At this stage, after 11 months and 17 tests, only three of which produced memorable performances, our over-riding emotion is relief… that it’s over. Ireland’s season started dismally with four desperately scratchy pre-World Cup warm-ups. It ended horribly with a 60-0 drubbing at the hands of New Zealand. In between it huffed and puffed, briefly sparking into life intermittently only to collapse in a heap again. Ireland produced one good backs-to-the-wall performance in each series, offering themselves a shot at redeeming the season (or genuine glory in the case of the World Cup) but couldn’t see the deal through to the end.
The year will be characterised by three pallid performances: against Wales in the World Cup, England in the Six Nations and the final Hamilton Massacre, and epotimised by three passive defensive moments from our centres – formerly the bulwark of our defence: Keith Earls ushering Ooooooooooooh Manu Tuilagi in in the Aviva, Ferg being bumped badly by George North, and Sunny Bull’s ruthless treatment of Paddy Wallace in Hamilton.
The Coaching Ticket
Kidney and his team finish the season under serious pressure. Not before time, a hugely supportive media are finally asking questions of the performances, game plan and selection. This was Ireland’s third poor Six Nations in a row, and the win-draw-loss record for the year stands at 6-1-10 with four of those wins coming against Italy (twice), the USA and Russia. So we’re not winning. And yet blooding new talent is a can that gets kicked down the road at every series – for fear we might lose.
We need to get the team right for the World Cup. The Six Nations is our annual target, we can’t change now. You don’t experiment in New Zealand.
Next year’s Autumn internationals have already taken on an air of must-win to ensure second seeding for the World Cup. Then it’s the Six Nations again – so what’s the solution?
To be fair, new players have been introduced to the system, but more by accident than design. Injury continues to be the single biggest driving force to get new faces into the team. It was responsible for Sean O’Brien and Mike Ross’ belated entrances to test level (after being overlooked for the entire November before immediately becoming un-droppable), and McFadden, Tuohy, Fitzpatrick, Donnacha Ryan and Kevin McLoughlin would probably still be awaiting test debuts if it wasn’t for injury to others.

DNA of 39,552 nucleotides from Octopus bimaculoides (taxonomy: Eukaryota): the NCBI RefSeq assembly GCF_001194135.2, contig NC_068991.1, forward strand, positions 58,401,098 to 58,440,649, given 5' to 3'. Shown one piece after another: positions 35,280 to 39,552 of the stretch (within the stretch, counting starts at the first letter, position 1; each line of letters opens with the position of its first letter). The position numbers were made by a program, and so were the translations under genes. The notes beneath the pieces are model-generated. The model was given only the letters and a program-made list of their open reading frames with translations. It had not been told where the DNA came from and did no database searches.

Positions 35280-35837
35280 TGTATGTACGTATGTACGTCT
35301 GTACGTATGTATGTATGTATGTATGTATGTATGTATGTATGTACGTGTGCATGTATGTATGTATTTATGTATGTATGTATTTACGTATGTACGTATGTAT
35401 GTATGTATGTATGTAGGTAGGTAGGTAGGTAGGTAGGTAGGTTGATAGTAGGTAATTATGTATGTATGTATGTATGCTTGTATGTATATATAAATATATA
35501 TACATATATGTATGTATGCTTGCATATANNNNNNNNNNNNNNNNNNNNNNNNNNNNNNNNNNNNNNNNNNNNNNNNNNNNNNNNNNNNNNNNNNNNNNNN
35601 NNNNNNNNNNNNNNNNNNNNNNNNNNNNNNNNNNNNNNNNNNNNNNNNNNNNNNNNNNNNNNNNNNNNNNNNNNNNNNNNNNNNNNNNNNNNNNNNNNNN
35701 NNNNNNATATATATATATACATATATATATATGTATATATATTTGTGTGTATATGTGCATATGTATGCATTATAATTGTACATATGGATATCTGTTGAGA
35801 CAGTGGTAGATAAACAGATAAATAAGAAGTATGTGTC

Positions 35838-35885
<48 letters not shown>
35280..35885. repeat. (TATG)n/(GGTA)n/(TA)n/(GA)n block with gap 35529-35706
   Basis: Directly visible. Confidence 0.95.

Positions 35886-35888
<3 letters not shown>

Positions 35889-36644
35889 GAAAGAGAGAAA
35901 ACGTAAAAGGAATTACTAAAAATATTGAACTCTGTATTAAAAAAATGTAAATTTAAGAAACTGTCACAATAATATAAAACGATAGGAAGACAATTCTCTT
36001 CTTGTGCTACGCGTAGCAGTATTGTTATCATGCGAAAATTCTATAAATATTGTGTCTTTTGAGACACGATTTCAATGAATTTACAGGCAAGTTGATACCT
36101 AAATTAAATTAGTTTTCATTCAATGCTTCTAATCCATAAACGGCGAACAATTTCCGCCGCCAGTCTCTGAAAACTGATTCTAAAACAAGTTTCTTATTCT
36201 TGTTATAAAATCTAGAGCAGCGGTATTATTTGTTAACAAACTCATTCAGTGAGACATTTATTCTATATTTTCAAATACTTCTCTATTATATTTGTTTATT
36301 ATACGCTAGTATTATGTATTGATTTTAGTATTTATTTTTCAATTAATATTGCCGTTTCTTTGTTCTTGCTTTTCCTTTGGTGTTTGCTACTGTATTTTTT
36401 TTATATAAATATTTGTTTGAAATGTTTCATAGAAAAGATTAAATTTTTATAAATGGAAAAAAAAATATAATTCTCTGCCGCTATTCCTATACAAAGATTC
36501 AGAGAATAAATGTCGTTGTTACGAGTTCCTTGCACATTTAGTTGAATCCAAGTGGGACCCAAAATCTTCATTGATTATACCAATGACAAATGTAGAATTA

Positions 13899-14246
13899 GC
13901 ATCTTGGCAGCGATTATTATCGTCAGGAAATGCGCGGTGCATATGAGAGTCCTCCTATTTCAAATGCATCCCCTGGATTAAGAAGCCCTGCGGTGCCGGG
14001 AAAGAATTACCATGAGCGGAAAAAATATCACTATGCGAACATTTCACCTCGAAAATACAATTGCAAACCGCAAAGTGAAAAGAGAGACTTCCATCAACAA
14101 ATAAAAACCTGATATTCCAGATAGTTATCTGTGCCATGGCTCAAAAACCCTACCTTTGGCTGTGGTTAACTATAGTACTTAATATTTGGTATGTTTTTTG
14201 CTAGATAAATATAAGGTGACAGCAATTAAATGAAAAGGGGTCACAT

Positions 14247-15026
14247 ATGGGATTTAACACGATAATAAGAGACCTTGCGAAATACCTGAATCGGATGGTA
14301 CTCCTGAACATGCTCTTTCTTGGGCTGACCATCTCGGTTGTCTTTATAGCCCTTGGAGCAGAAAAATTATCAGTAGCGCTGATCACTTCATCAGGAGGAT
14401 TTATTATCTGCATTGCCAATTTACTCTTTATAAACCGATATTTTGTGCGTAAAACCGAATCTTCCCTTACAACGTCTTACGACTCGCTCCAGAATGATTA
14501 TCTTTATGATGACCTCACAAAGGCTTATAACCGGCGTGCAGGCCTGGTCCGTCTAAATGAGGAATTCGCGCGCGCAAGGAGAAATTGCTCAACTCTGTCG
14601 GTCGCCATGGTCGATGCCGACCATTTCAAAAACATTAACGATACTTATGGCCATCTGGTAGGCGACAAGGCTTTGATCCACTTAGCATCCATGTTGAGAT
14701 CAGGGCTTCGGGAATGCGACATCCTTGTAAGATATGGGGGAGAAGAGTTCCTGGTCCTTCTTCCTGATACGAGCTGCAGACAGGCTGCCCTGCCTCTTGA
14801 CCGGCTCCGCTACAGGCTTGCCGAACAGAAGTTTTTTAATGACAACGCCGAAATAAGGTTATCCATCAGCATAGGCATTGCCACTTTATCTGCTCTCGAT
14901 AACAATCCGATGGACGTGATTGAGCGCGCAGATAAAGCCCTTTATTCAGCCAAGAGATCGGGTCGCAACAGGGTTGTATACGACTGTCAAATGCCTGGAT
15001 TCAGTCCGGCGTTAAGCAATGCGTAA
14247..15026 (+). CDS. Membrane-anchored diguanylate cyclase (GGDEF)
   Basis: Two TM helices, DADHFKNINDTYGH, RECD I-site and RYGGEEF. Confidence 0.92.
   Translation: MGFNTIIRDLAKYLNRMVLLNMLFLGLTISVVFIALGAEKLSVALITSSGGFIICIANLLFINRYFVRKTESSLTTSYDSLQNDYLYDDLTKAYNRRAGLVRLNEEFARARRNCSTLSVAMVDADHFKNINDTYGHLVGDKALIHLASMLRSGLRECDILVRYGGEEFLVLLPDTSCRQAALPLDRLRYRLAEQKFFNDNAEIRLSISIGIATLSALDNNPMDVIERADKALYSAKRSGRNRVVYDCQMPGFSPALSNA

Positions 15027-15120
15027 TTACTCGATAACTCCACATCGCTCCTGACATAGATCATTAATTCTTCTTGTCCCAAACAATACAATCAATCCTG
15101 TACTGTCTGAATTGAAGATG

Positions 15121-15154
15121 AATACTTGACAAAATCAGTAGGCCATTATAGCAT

Ryan has been a starter for all of five tests, yet is a key man already … at the age of 28. Ireland survive week-to-week, with little in the way of forward planning. Does Kidney have a long-term plan, you wonder, for Iain Henderson, the outstanding Ulster lock who has shone in the U20 World Cup and has already impressed at Pro12 level?
Dan Tuohy, for example, was in terrific form during the Six Nations but was overlooked for a way-below-par Donncha O’Callaghan and Mike McCarthy. For the summer tour, he was eventually elevated to first choice. It would have benefitted him to have tasted test rugby during the Six Nations before being plunged in against the World champions. Ireland had home games against Scotland and Italy that they were never in danger of losing, but Deccie stuck to the usual suspects. McCarthy himself was surplus to requirements in NZ despite being capable of the type of impact that Donncha only makes when windmilling on the touchline these days.
When Kidney is forced to delve deeper into the well (again, through injuries), he tends to look southwards. Simon Zebo and Peter O’Mahony managed to elbow their way into the squad by
generating column inches becoming regular starters at Munster – a source of huge frustration in Ravenhill where better and more consistent seasons from Craig Gilroy and Chris Henry went virtually unrecognised – Ireland doesn’t need more inter-provincial carping, but Kidney doesn’t do himself, or the fans, any favours in this regard.
It’s hard to see how things will improve. Deccie now faces into the last 12 months of his contract. Unless his paymasters in the IRFU have lost their minds, they won’t be offering Kidney a new contract before the Autumn games or even the Six Nations. (In truth, they will probably be looking for a new coach to start in Autumn 2013). Already an embattled leader, Deccie will have to face questions about his winding-down contract and whether he’s effectively living on borrowed time. It’s not the best point from which to move forward.